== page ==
It is just about that time in the statehouse, the time when the unexpected is expected to happen.
Usually, it all starts in late March, when the legislators' early-session procrastination begins catching up with them. Committee voting schedules get fat and unwieldy; legislators begin to fear that their own pet bills are threatened with death by neglect.
Usually, then, all the important questions are left to moulder until legislative leaders manage to clear the debris of limited-interest legislation out of the way. That makes for hectic, dramatic last-minute tussles over the big stuff.
They are wonderful theater, those last-minute brawls. The quorum call bells are constantly clanging as legislators rush around, scooping their colleagues up out of the lounges and getting them back on the floor for key votes. Politeness recedes and debate develops an acerbic edge.
And every so often legislators' voting buttons - the buttons that record their green "yes" and red "no" votes for posterity - get stuck at critical moments.
It is not usually a spectacle that gives one great faith in the Democratic process or the wisdom of the parliamentary system. Nontheless, the end-of-session days are the ones the statehouse press corps secretly looks forward to. For days on end we can write colorful stories about legislative drama and legislative scheming and the last legislative day, when they stop the clock at 11:59 p.m. and pretend that the day isn't over until they finish their business.
Right now, however, it looks as if the press corps may be disappointed this year. Quietly and efficiently, the legislative leaders appear to have put together a consensus on the year's biggest issue - property tax relief.
This is not to say, you understand, that there won't be any last-minute scheming or last-minute deals. There may even be some last-minute drama. But it now seems less and less likely that the main issue of the session will be jeopardized by the end-of-session shenanigans.
All of which has taken a little bit of the spark out of things here. You respect legislative leaders for their adroitness in practicing the art of consensus politics; you understand their efforts to anticipate every possible roadblock to key pieces of legislation, and you appreciate their skill at removing these roadblocks.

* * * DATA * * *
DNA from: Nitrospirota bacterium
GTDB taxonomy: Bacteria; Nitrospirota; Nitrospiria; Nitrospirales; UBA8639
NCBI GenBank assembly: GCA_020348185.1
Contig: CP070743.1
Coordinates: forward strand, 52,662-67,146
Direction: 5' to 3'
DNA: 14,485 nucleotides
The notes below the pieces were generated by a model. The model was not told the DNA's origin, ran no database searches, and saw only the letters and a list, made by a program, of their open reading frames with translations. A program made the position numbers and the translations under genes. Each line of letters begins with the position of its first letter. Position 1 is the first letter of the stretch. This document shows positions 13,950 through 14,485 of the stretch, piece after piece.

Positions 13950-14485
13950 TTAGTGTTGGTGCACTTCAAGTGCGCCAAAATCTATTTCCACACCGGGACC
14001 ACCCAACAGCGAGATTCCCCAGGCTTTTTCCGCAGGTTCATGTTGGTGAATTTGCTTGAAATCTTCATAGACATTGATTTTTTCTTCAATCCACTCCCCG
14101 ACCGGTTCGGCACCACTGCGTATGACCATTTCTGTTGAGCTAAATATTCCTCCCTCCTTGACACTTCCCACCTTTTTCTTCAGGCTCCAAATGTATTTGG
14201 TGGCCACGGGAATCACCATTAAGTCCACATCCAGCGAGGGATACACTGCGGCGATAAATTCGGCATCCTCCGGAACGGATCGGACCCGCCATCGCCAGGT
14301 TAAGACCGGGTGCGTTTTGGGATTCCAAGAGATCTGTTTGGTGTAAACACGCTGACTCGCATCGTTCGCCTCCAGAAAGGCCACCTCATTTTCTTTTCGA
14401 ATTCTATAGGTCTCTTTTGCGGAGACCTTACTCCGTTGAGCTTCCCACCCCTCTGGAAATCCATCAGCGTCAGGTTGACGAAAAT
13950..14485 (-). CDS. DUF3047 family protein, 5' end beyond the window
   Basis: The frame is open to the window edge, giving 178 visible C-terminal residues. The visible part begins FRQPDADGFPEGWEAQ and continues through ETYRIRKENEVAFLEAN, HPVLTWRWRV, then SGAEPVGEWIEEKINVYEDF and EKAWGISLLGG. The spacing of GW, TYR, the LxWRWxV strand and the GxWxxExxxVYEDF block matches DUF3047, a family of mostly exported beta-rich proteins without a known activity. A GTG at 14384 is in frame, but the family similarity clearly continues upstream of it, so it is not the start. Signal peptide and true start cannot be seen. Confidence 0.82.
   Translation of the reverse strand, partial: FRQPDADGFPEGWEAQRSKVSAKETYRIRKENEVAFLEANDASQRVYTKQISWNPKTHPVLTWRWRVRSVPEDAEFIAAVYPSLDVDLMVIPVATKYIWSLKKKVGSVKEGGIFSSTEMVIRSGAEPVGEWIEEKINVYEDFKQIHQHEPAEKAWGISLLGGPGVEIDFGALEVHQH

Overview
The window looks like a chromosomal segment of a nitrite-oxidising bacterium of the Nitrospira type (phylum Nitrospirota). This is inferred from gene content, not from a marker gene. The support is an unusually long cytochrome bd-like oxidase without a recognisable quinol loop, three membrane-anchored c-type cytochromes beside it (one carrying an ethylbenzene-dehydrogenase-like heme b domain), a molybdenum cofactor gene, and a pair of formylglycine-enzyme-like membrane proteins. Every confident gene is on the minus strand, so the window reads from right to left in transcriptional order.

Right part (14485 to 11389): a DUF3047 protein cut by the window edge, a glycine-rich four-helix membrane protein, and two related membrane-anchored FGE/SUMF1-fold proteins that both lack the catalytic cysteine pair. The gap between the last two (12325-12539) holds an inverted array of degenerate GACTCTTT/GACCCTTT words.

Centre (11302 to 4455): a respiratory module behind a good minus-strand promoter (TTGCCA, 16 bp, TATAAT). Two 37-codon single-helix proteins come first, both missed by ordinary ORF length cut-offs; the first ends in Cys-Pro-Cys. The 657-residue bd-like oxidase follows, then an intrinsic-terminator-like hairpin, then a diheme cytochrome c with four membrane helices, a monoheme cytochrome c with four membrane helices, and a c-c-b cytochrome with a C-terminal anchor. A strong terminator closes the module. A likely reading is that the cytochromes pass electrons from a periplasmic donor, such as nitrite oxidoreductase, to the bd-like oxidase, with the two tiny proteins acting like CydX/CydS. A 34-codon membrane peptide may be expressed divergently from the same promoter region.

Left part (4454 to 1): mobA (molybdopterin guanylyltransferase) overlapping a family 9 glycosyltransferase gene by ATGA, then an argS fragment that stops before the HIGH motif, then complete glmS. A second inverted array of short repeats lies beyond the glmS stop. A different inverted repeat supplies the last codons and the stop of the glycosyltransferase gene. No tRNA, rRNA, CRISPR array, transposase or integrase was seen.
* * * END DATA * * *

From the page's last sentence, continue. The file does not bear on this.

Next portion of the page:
They are probably serving the people of Maryland in an exemplary fashion by working out all the sticky and important stuff ahead of time. But in a way, you have to react the same way you used to react to the kid in your high school class who got all his weekend homework done by Friday night. It's just a little bit irritating; it makes things just a little bit drab, predictable and monotonous.
There were some people in the press corps who were predicting right at the beginning that things might work out this way. Particularly after several pre-session stories had appeared predicting filibuster after filibuster and saying that election-year politicking would probably get in the way of most of the substantive questions before the lawmakers.
"You just watch," a Baltimore Sun reporter predicted in January. "They're going to spend the rest of the session proving us wrong." Thus far, there has been only one brief filibuster, and the politicking, while there, still hasn't seemed obtrusive.
The opportunities for screw-ups and tempestuous battles are still there, though. The controversial ethics legislation now before the General Assembly is a hybrid of Senate- and Administration-sponsored measures; the House of Delegates may not react warmly to it. A measure designed to restructive the pension system that covers 150,000 state employes and teachers has already generated some energetic maneuvering, with union lobbyists and administration lobbists vying for lawmakers' votes.
And there is always the budget, the $4.4 billion in expenditures, which the lawmakers are supposed to sign off on and which generally contains enough obscure provisions to generate a week or so of debate. Also, the budget has been the anti-obortionists' vehicle for pressing their quest to keep state tax dollars from going to pay for abortions for poor women. A fight can be expected on that issue in the Senate before long.
All of which is to say that it's not over yet. The remarkable, almost ruthless efficiency that legislative leaders have produced so far may yet break down, and spontaniety may then be the order of the day.
It just doesn't seem very likely that that's going to happen.
But I can't help remembering the famous quote out of some old western or other. It's the one where the Good Guy turns to his Sidekick and remarks, "It's quiet here." And the Sidekick answers, "Yeah. Too quiet."